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Tutorials >> Very Easy Ajax With Jwee - Noah Ellman - Javascript Toolkit
mrspoonzy at gmail Cube by Noah Ellman A powerful javascript toolkit, in research © by Noah Ellman

Tutorials > Very Easy Ajax With Jwee

Tutorial example



For this tutorial we will be building a search box with ajax-driven auto-completation. This tutorial will teach you the basics of using ajax, and also about using dom events.

HTML ingredients:
A <INPUT> box with the id of “searchbox”.
A <DIV> box below the input box with the id of “resultsbox”.

You probably have already noticed that the example to the left is acftually working, and using server side data.

Server-side ingredients:
We built a short PHP script to simulate a real database. The database is an array contains the name of every function in the PHP language. Why? Because we can easily get this array by the PHP command get_defined_functions(), so its easy. The php file ajax.tutorial1.php expects a GET query string variable called search. The “search” variable should equal the current value of the input box on the website.

Show me the PHP code
See example of PHP output

The Javascript

The very first thing is to define the relevent HTML elements. So for the rest of the tutorial we assume these two variables:

	var searchbox = $('searchbox');
	var resultsbox = $('resultsbox');

The “searchbox” is the textbox, and “resultsbox” is the box below the textbox where the autocomplete suggestions are going to go.

Now, there are at least a dozen different ways to go about coding this. For this tutorial, our code will be straight-forward and simple.

The first thing we need do is add a event to the searchbox, so we capture key presses. We are going to use onkeyup as the event of choice. You shouldn't use onkeydown for something like this, because at the time of onkeydown the key just pressed has not yet been added into the text box.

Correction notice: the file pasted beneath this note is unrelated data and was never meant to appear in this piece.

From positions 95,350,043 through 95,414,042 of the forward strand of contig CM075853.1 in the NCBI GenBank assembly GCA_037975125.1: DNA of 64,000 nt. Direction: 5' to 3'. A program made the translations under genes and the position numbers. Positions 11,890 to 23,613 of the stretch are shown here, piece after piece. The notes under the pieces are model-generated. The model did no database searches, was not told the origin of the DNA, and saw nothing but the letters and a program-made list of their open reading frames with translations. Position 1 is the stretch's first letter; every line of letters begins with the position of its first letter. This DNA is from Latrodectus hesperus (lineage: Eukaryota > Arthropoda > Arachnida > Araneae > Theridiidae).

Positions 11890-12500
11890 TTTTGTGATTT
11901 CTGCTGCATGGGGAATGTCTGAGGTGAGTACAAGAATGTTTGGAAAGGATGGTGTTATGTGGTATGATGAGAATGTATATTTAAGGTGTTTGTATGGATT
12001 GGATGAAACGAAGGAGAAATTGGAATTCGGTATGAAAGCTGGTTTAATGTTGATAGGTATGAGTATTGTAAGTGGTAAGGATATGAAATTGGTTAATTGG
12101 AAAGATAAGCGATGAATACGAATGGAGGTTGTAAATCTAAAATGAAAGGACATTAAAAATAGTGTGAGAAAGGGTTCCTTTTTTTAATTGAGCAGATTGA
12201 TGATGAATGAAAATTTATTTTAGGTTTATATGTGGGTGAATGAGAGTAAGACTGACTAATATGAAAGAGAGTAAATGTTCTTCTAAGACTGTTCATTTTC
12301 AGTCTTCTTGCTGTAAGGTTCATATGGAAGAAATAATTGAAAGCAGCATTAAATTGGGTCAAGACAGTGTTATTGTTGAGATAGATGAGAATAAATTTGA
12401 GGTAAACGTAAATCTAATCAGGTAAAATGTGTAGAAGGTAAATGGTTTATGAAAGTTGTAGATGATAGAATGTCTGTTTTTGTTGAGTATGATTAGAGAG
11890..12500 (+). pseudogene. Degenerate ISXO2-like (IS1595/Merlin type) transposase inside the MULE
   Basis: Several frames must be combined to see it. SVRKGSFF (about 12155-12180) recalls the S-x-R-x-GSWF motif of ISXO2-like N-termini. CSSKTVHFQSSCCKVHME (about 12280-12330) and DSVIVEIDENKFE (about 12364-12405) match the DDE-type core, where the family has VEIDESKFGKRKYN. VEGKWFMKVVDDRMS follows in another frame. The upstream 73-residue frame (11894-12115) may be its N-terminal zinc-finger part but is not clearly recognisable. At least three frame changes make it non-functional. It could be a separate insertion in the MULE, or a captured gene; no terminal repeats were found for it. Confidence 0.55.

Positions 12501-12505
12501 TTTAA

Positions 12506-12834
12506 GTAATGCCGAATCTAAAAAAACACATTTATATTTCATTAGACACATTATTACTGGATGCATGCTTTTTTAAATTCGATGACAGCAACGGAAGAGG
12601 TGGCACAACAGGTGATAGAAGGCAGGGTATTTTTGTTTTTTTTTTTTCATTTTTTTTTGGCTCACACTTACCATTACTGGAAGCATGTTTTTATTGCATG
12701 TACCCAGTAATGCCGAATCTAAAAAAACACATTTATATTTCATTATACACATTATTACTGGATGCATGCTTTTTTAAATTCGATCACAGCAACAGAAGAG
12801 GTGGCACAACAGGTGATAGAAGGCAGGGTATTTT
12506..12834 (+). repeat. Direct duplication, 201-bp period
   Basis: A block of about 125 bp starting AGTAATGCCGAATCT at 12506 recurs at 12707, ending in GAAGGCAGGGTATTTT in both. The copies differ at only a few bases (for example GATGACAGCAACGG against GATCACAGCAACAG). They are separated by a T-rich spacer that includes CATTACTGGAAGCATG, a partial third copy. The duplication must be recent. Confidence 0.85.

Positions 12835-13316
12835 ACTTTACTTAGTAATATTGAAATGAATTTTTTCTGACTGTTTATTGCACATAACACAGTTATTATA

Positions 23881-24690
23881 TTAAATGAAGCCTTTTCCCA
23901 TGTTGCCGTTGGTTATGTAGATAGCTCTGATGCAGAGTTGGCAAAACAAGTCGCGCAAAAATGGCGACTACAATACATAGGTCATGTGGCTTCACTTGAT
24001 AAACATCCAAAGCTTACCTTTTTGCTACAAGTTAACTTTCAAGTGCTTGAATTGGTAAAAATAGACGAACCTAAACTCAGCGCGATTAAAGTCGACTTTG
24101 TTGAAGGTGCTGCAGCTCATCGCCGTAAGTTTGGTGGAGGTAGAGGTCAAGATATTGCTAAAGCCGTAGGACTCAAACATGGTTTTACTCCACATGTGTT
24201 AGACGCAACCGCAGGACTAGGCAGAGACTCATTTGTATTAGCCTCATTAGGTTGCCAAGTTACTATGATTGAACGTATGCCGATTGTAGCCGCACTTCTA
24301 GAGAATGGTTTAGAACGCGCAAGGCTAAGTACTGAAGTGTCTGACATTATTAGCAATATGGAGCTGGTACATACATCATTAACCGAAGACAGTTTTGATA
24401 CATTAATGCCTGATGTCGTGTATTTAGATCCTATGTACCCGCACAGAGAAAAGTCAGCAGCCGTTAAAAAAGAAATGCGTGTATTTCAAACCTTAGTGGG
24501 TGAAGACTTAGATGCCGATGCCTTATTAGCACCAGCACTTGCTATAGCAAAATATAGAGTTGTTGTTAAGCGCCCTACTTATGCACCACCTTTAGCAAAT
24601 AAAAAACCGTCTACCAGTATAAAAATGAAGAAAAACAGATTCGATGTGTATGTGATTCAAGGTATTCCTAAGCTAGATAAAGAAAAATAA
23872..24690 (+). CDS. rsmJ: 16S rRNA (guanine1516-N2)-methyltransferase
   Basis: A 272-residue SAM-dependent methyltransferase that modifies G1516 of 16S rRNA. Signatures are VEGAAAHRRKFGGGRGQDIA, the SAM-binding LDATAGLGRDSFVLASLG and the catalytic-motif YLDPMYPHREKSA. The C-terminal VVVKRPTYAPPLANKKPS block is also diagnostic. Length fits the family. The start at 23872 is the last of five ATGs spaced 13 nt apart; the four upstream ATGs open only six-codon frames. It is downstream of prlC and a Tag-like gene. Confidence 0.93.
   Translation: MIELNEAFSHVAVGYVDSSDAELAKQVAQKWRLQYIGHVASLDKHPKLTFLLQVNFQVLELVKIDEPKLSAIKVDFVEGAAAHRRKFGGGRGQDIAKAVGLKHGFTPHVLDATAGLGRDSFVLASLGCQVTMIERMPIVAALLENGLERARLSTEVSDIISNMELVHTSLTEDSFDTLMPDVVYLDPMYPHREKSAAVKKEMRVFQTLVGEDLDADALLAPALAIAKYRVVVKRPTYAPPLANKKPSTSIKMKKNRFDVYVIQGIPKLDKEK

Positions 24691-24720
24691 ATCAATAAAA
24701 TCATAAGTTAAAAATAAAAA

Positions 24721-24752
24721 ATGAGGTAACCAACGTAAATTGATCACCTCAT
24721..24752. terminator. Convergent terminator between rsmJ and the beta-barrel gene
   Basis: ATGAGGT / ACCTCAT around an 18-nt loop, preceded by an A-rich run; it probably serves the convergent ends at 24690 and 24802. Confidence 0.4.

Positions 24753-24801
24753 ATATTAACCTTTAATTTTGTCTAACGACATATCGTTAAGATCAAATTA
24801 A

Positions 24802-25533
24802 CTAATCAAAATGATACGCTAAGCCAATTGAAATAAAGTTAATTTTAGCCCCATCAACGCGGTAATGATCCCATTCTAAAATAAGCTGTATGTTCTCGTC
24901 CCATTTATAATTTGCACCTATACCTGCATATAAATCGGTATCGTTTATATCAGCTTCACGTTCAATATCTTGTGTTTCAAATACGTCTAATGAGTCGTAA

Here is our event handling code:

	searchbox.observe( 'keyup', 
	function() {
		if( this.lastValue && this.lastValue == this.value ) return;
		this.lastValue = this.value;

We will get to the doAjaxSearch part in just a moment, and you will see. In the above code, we use .observe to add a keyup event. One thing to note is that this in the our event function refers to searchbox.

The first two lines of event function above check the value of our search box. If the value (or search query) is the same as it was before, then we do not need to run another identical ajax request. Next, we call our function doAjaxSearch. The call to .later(250) means call doAjaxSearch in 250 millaseconds from now. Why the delay? As a user is typing, rather than run the ajax search after every letter, we want to give the user a chance to finish typing first. People often type on quick bursts of letters, only pausing when they are unsure, or are expecting an autocomplete feature.

Next, we define the function doAjaxSearch().

	function doAjaxSearch() {
			{search: searchbox.value}


Discussion on /learn/tutorials/ajax

LJay 06/10/14 :  

@Xymon, where is that tutorial u where talking about?

Xymon 11/05/14 :  

There will be a ajax tutorial in my tutorial, this will cover pretty much everything in jwee.

TheDoctor 11/05/14 :  

You could create another ajax tutorial?